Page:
Rick Reynolds, LCSW
by Rick Reynolds, LCSW
Founder & President, Affair Recovery

How Wise Are You?

“Now I get it,” an angry spouse shouted at their mate. “I doubt it,” I thought to myself. I wish it were as easy as that. I was speaking with a couple that had been working for 5 months to understand the “why” of the affair and to find a solution for their situation. While trying to explain the dynamics of the relationship and the frequency of contact with the AP the hurt spouse concluded, “You never loved me.” “I never did anything that hurt you.” “Are you serious?” “You were so controlling, I had no voice in our relationship, everything had to be done your way.” “Well at least I was honest…” I was confident the truth lay somewhere between their two subjective realities, but the trauma and pain, created by the infidelity, had left them both blind to reality. Neither could see a solution because both were self-deceived.

“An infant is learning how to crawl. She begins by pushing herself backward around the house. Backing herself around, she gets lodged beneath the furniture. There she thrashes about, crying and banging her little head against the sides and undersides of the pieces. She is stuck and hates it. So she does the only thing she can think of to get herself out—she pushes even harder, which only worsens her problem. She’s more stuck than ever.

If this infant could talk, she would blame the furniture for her troubles. After all, she is doing everything she can think of. The problem couldn’t be hers. But of course the problem is hers, even though she can’t see it. While it’s true that she’s doing everything she can think of, the problem is precisely that she can’t see how she’s the problem. Having the problem she has, nothing she can think of will be a solution.

Self-deception is like this. It blinds us to the true causes of problems, and once we’re blind, all the “solutions” we can think of will actually make matters worse. Regardless of our situation, self-deception obscures the truth about ourselves, corrupts our views of others and our circumstances and inhibits our ability to make wise and helpful decisions. To the extent we are self-deceived our happiness is undermined, and not because of furniture.” (The Arbinger Institute. Leadership and Self-Deception. San Francisco: Berrett- Koehler, 2010. Print.)

The above passage reveals a sad reality for many impacted by infidelity. In the midst of the crisis all we know to do is what we have already been doing. All too often we’re blind to the larger reality of how we got here and we try to solve our dilemma using the same thought process that helped get us here in the first place. As Einstein said, “No problem can be solved from the same level of consciousness that created it." Doing more of the same thing that helped create the problem won’t solve the problem, and we’re limited in what we know.

I once heard wisdom defined as three simple words, “I don’t know;” and humility defined, as “I can’t.” The person capable of uttering those words is at least open to new possibilities. The greatest inhibitor to self-deception is pride. When someone won’t listen it’s almost always pride. Have you ever been in a meeting with someone who’s really proud? Usually it’s impossible to make your point because they already know what’s best and what needs to be done. And while their way may be a good way, is it always the only way? Even more, the proud are incapable of even seeing another way. When working with someone who believes they know every solution, I normally start my points by inviting them to “consider the possibility that….” To phrase my suggestions any other way only results in defensiveness.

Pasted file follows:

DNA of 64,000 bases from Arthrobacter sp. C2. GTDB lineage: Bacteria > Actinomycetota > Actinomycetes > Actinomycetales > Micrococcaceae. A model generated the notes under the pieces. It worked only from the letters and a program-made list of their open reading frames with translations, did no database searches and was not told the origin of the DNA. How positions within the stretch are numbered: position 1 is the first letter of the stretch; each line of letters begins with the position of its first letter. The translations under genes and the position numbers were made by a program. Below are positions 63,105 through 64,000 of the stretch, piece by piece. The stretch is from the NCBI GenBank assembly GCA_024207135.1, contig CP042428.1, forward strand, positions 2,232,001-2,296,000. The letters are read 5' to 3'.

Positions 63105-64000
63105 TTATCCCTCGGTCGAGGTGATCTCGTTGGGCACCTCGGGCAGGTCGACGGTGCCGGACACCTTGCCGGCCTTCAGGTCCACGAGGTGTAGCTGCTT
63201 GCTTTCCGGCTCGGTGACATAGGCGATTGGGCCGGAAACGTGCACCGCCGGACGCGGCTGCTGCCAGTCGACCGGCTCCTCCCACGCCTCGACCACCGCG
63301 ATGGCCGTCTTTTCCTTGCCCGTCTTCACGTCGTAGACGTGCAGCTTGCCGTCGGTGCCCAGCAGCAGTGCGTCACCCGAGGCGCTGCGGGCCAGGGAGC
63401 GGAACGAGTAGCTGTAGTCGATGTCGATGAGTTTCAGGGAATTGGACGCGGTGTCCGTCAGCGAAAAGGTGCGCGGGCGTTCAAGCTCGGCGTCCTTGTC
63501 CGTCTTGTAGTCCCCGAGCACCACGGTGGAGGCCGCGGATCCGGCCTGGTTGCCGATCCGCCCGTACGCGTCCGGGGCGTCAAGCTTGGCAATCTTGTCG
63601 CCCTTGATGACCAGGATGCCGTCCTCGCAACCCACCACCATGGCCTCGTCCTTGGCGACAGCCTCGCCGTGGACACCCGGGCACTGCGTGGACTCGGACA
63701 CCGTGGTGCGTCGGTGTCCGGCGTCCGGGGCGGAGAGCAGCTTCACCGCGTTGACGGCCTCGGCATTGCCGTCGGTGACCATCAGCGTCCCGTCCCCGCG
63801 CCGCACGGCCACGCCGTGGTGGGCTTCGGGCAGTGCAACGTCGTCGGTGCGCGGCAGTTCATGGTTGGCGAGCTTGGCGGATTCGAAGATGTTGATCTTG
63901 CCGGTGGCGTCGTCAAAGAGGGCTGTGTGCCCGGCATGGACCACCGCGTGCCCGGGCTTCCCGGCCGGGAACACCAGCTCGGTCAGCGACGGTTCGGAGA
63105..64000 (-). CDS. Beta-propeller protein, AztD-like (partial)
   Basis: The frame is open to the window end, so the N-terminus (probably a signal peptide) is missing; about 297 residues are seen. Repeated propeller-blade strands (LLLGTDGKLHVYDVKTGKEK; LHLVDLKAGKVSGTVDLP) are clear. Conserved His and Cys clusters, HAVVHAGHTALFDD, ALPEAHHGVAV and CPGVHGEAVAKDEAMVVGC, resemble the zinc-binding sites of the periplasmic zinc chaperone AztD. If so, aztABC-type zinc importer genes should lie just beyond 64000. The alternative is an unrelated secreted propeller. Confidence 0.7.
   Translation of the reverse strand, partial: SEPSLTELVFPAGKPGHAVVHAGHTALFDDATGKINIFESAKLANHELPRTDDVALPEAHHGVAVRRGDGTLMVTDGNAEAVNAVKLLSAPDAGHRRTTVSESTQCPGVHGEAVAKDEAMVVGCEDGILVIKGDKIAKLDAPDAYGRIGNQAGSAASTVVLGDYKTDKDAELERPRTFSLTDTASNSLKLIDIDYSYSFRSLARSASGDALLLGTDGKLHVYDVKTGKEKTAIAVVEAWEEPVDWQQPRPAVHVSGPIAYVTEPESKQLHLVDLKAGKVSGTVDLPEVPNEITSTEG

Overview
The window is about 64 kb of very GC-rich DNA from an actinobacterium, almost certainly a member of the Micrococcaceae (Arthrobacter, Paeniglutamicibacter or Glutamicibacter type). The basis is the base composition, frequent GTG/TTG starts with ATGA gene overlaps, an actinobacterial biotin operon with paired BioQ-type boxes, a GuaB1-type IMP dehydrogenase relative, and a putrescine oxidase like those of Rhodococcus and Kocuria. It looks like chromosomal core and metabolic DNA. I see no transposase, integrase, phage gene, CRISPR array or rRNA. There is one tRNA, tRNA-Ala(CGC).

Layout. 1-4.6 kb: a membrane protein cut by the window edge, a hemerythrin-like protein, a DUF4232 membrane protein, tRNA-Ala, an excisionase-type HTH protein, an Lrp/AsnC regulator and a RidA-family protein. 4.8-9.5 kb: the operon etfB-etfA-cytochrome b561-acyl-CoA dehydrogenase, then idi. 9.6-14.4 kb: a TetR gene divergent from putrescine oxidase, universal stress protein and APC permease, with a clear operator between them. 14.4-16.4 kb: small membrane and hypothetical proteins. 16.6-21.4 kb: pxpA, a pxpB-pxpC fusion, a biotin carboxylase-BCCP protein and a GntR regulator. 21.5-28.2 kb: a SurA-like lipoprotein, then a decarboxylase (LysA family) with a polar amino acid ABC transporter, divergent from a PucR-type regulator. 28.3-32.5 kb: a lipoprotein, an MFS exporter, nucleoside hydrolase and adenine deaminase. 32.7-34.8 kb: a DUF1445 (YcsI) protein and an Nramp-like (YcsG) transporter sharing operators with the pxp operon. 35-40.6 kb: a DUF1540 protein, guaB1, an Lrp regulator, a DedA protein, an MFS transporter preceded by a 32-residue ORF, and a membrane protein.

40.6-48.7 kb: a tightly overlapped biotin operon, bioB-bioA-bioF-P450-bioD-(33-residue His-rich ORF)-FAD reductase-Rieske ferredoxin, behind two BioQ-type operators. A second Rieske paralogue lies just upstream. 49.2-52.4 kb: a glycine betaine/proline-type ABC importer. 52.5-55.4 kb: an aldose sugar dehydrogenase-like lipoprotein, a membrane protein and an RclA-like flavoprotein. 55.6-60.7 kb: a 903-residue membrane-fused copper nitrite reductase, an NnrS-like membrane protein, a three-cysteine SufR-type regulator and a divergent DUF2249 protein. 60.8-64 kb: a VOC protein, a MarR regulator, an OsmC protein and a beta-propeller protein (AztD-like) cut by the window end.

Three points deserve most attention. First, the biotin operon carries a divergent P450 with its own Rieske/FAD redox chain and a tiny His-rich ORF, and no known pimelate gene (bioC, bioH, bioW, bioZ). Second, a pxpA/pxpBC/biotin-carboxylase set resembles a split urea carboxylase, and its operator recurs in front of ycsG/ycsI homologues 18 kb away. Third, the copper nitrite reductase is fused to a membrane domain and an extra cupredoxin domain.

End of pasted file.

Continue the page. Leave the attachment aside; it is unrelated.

What troubles me is not knowing whether I’m self-deceived, or if I have blind spots created by my pride, and if those things have me hopelessly stuck in self-defeating patterns. How does one combat self-deception and pride?

The solution to self-deception is simple enough: compassion and concern. When I begin trying to manage and control people I know I’ve moved into self-deception. Instead of considering their needs as important as my own, I now am trying to get what I need from them and begin viewing them as the problem rather than considering how my behavior contributes to the situation. For pride, the solution is both wisdom and humility. Considering that maybe I don’t know and that I might need more than me to get out of this allows me to consider others and to consider other possibilities.

Some of you might be asking what this all has to do with infidelity, but it’s terribly important. When we betray another, or someone betrays us, we typically think we know what needs to be done. We think we know what’s needed to feel better, but the strength of our reaction to the pain or shame is the very thing that blinds us to other alternatives. Whichever side of the equation you’re on, whether you’re the betrayed or the betrayer, I encourage you to try to maintain an attitude of compassion and concern for your mate. That will at least help in maintaining some balance in how you see your mate. Continually remind yourself that you may not know what’s best, and that maybe you don’t have all the answers or the ability to do it all yourself. That can open up world of new pathways for finding a new life.

If you don’t know where to turn, I do hope you’ll join our community at Affair Recovery. At the very least you’ll find knew ways of understanding which can help you find knew solutions. Consider joining our Recovery Library to get the knowledge you need to try something new.

Sections: 

RL_Category: 

RL_Media Type: 

AA Codes: 

Add New Comment:

Comments

I know both of us are, guilty

I know both of us are, guilty of this but I do not know how to stop it.